|Year : 2007 | Volume
| Issue : 2 | Page : 121-122
Prophylactic role of netilmicin in genitourinary surgery
Jagminder Bajaj1, Satinder Jit Singh2, Paramjit Singh Bedi3
1 Sri Guru Ram Das Institute of Medical, Sciences and Research, Amritsar, Punjab, India
2 PCMS-1, Civil Hospital, Phillaur, Punjab, India
3 Retd. Principal, Govt Medical College, Amritsar, Punjab, India
Sri Guru Ram Das Institute of Medical, Sciences and Research, Amritsar, Punjab
Source of Support: None, Conflict of Interest: None
|How to cite this article:|
Bajaj J, Singh SJ, Bedi PS. Prophylactic role of netilmicin in genitourinary surgery. Indian J Pharmacol 2007;39:121-2
Postoperative infections constitute the largest single group of complications after surgery. The incidence of postoperative wound and urinary tract infections is quite high in genitourinary surgery, primarily because of the contaminated nature of procedures (as many of them involve entry into genitourinary tract in he presence of infected urine) and placement of indwelling urinary catheters. , This can be reduced by strict adherence to aseptic techniques, shortening of operative time and prophylactic use of antibiotics. Prophylactic antibiotic use has been hotly debated for the last four decades and the search for an ideal prophylactic antimicrobial agent is still in progress. Any prophylactic antimicrobial agent used presumptively should have a high degree of activity against the microbial flora likely to be encountered in a specific surgical procedure. The rationally used regimes for prophylaxis of postoperative infections commonly include ampicillin and gentamicin. With the advent of third generation aminoglycosides, ampicillin and gentamicin are being replaced by these agents, which are being used with increasing frequency as single broad-spectrum agents. Netilmicin, a third generation aminoglycoside, is reported to have a good clinical effect in the prevention of bacterial infections, when administered pre- or postoperatively  without significant adverse effects.  The objectives of the present work were (a) to evaluate netilmicin sulphate as a prophylactic antibiotic in genitourinary surgery and (b) to compare its clinical efficacy and safety with ampicillin sodium and gentamicin sulphate.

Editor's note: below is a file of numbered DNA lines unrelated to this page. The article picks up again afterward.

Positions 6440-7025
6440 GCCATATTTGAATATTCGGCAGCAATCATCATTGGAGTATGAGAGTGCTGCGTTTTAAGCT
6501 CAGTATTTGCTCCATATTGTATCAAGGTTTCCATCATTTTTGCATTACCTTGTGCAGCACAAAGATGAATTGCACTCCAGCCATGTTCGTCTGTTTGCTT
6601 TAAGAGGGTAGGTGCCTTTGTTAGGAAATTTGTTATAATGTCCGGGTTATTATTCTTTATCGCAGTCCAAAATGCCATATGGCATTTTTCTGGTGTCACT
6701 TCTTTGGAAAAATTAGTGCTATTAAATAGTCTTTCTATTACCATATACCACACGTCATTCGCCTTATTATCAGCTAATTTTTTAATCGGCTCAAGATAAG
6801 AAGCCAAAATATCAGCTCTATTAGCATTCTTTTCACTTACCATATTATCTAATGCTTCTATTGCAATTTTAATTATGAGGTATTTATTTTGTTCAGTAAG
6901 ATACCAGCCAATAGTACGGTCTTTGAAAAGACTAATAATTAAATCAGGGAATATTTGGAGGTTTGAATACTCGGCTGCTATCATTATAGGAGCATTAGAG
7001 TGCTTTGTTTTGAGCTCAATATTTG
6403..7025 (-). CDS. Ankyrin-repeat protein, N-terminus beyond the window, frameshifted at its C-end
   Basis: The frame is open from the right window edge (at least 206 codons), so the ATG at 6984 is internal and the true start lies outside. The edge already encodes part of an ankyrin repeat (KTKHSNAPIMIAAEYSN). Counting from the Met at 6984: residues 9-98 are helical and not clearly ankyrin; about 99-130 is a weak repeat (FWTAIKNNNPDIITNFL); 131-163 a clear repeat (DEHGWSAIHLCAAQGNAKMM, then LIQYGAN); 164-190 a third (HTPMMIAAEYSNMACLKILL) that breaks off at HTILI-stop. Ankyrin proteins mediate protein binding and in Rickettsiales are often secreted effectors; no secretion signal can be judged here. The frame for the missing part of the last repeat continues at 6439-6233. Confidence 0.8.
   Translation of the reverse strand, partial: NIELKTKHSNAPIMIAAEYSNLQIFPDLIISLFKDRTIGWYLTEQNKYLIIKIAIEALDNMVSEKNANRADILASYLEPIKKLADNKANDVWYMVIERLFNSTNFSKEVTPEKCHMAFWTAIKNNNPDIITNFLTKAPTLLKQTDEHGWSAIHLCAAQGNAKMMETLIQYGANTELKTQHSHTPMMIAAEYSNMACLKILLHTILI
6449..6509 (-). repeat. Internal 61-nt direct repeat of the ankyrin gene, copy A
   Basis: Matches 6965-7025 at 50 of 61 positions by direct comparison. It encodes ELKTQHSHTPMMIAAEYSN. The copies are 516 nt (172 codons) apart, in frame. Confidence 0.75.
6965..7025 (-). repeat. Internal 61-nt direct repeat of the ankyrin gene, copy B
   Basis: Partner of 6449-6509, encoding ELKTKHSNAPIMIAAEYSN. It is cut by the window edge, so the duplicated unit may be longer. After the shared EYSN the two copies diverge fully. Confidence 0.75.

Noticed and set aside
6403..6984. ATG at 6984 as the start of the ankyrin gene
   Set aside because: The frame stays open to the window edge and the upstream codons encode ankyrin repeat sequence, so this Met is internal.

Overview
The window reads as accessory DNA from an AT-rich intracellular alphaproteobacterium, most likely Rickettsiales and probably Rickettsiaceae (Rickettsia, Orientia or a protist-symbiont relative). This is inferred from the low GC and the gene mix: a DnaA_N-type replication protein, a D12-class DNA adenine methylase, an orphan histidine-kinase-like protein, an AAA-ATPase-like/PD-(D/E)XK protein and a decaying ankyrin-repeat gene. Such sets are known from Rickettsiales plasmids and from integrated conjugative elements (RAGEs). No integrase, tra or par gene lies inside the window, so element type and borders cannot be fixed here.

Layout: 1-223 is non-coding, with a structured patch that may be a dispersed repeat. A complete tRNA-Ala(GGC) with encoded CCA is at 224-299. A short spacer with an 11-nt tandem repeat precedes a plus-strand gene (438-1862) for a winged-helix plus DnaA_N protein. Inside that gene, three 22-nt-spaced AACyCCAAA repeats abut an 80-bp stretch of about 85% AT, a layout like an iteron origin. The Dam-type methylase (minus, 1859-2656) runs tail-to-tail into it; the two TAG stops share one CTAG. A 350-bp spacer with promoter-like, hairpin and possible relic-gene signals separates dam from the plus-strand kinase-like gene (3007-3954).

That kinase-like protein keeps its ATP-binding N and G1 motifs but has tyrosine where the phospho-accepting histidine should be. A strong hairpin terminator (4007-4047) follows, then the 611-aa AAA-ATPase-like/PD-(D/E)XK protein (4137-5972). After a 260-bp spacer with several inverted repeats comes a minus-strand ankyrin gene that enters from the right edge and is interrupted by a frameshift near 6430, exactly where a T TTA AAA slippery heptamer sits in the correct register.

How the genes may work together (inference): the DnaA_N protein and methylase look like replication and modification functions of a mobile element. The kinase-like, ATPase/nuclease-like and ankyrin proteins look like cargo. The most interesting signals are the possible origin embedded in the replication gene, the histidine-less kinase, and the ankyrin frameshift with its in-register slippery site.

Fifty patients undergoing elective urinary or genital surgery in the Department of General Surgery, Guru Nanak Dev Hospital / Govt. Medical College, Amritsar (from July 2002 to February 2003, an eight month period) were included in the study. The institute's ethical committee approved the study and informed written consent of the patients was taken. Patients who were >70 years, diabetic, having renal impairment, hypersensitivity to penicillins and/or aminoglycosides, receiving steroids and those receiving antibiotics one week preceding surgery were excluded. These 50 patients were divided randomly using the 'Random Number Method' into the following two groups (n = 25 for each group):
Group A (Study Group)-received single dose of netilmicin sulphate 300 mg intramuscularly (i.m.), one hour prior to surgery.
Group B (Control Group)-received the first dose of ampicillin sodium 500 mg and of gentamicin sulphate 80 mg i.m. one hour prior to surgery and then, ampicillin sodium 500 mg at 6 -hour intervals and gentamicin sulphate 80 mg i.m. twice a day for 5 days postoperatively. However, as soon as patients were able to take ampicillin sodium orally, injection ampicillin sodium was replaced by capsule ampicillin trihydrate 500 mg every 6 hours.
The wound was inspected on the third postoperative day, after which the wound was kept exposed and observed daily until the removal of stitches. Severity of the wound infection was graded according to Robertson classification,  i.e., Grade 0-no infection, Grade 1-redness about a stitch, Grade II-pustule about a stitch or minor infection of wound edges without separation, Grade III-frank infection of a relatively small portion of the wound with purulent discharge and some systemic infection and grade IV-frank infection of a large portion of wound with systemic infection. Any complaints of fever, rigors, chills, dysuria or increased frequency of micturition were recorded. Complete urine analysis was done in patients with such symptoms, which are suggestive of urinary tract infection. Urine culture sensitivity testing was done for patients who had a significant number of pus cells (> 5-6/HPF [high power field]). Spontaneously reported side effects were recorded and a checklist of side effects (diarrhea, tinnitus, hearing impairment, vertigo and allergic reactions) was filled.